How much difference does blind tasting make?

Quite a bit, actually, if a book called The Wine Trials is to be believed. Robin Goldstein, a very personable fellow, put together tasting panels last spring in several cities, including Austin. At the various panels, 500 volunteers tasted 540 wines blind, ranging from $1.50 to $150.

Blind means they didn’t know what they were tasting. This, says Goldstein, explains why a $10 Washington state sparkling wine outscored a $150 Dom Perignon.This is what happens when you “get past the jargon and pomposity of wine writing,” says Goldstein. “People shouldn’t have to apologize for serving cheap wine.”

There is much to what Goldstein says, which is something that the Wine Curmudgeon has always believed. Wine drinkers are intimidated by price and by label — and by score, which takes into account price and label. In fact, I was a taster at the Austin event, mostly because I wanted to see if Goldstein would be able to pull this off.

The group in Austin was mainly younger, and most of them didn’t drink wine for a living. In this, they had many of the prejudices that Goldstein was trying to demonstrate. (As opposed, of course, to professionals, who are completely unbiased all the time.) The group at my table was reasonably knowledgeable about varietals, styles, and regions, but bought wine by price and by score.

Most of the wine we tried tasted like ordinary, grocery store stuff. Professionally made, certainly, but nothing special. Most of them were fruit forward, which means the first flavor in the wine was a big dollop of fruit. This is a style that my table loved, and I think it surprised them that they liked it as much as they did.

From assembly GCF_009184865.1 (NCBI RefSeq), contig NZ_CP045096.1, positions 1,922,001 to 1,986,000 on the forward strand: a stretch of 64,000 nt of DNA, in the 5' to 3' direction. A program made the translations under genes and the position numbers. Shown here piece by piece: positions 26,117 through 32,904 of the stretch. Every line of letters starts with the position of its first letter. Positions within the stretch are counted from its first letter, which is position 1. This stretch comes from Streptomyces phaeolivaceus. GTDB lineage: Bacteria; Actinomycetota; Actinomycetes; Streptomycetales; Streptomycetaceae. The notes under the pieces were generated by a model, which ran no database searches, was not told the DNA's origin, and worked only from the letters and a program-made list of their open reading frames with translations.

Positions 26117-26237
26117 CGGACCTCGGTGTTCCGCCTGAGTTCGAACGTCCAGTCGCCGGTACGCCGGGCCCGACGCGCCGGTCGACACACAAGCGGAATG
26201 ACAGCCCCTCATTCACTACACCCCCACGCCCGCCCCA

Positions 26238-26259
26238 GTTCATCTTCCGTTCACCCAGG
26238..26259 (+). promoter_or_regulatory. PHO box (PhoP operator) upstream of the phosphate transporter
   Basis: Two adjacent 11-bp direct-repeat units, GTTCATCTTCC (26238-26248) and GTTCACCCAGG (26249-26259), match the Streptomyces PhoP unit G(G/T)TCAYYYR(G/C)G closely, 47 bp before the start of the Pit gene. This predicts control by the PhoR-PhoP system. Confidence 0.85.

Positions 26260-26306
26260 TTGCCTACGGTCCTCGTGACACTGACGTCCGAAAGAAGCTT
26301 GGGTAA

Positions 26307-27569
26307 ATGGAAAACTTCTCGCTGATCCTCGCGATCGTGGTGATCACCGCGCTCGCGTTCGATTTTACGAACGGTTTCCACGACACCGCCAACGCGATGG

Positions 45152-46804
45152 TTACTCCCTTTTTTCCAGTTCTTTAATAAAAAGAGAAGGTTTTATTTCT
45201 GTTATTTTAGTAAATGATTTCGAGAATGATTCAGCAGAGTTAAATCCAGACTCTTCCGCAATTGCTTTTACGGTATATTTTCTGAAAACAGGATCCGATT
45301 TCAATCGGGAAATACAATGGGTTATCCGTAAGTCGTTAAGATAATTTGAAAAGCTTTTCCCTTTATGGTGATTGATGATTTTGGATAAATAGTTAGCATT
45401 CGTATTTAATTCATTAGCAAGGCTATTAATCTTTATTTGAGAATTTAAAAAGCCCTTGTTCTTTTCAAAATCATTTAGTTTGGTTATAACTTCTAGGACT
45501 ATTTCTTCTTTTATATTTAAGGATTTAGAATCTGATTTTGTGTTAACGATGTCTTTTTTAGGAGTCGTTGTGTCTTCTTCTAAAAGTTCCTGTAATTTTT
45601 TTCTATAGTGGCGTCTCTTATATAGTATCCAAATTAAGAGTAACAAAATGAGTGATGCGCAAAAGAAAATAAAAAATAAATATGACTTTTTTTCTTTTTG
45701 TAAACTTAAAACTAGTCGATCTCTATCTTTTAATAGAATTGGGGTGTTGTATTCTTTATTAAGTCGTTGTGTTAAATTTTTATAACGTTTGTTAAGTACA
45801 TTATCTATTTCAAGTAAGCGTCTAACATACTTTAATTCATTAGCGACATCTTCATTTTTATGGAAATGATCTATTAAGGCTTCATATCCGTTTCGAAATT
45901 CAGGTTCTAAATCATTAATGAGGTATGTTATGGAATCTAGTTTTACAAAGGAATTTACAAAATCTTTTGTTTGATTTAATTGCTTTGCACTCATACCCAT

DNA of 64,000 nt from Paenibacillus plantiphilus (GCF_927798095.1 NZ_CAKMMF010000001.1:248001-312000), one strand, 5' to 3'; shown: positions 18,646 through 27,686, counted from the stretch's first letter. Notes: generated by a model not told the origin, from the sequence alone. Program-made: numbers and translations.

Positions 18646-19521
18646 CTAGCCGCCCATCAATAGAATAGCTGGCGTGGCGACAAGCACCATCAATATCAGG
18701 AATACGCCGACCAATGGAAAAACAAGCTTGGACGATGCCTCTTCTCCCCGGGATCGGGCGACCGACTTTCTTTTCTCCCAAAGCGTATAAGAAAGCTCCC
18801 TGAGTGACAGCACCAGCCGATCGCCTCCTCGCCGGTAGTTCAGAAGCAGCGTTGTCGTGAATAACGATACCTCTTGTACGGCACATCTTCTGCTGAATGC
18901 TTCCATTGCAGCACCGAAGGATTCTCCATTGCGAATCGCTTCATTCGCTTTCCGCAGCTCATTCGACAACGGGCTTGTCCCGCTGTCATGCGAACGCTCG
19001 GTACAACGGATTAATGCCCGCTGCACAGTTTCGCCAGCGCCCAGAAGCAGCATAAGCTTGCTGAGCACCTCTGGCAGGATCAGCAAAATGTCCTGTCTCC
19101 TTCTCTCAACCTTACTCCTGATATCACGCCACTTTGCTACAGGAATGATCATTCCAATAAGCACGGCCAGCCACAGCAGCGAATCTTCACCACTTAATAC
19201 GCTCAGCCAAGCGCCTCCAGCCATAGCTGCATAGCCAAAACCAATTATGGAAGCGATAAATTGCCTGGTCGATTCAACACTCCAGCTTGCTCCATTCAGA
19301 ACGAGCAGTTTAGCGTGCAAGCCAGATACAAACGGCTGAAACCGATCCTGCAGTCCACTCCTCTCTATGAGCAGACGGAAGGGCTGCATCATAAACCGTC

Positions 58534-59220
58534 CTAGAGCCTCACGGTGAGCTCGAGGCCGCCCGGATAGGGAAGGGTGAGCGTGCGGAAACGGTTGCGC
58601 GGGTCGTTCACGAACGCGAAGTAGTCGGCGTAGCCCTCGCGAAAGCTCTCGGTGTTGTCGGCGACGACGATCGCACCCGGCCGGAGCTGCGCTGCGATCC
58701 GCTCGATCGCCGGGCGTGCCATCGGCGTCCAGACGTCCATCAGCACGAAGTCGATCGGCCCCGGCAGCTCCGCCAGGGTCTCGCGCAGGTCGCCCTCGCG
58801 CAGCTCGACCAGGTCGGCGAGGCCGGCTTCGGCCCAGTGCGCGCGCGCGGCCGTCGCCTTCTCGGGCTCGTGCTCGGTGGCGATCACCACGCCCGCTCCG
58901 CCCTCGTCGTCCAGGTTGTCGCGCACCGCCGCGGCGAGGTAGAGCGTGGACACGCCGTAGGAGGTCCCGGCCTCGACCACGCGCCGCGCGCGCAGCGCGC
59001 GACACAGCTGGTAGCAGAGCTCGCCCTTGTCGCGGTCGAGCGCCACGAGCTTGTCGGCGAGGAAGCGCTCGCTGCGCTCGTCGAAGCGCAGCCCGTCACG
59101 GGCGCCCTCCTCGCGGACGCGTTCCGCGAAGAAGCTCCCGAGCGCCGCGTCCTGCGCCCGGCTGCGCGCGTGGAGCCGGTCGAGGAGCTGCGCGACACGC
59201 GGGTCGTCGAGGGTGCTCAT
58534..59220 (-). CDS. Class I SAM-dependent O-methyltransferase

But there was an even bigger surprise. At the end of the day, we were allowed to peek at the wine that the table had enjoyed the most. We had given the highest score to an incredibly fruity cabernet sauvignon that I was convinced was Yellow Tail — the omnipresent Australian import that sells millions of cases but that no one with any taste will have anything to do with. I mentioned this to several others, and they all downplayed the idea. They knew their wine better than that.

And, in fact, it wasn’t exactly Yellow Tail. But it was damn close — a Yellow Tail knockoff from California called Big Yellow Cab. Sure looks like Goldstein was right, doesn’t it?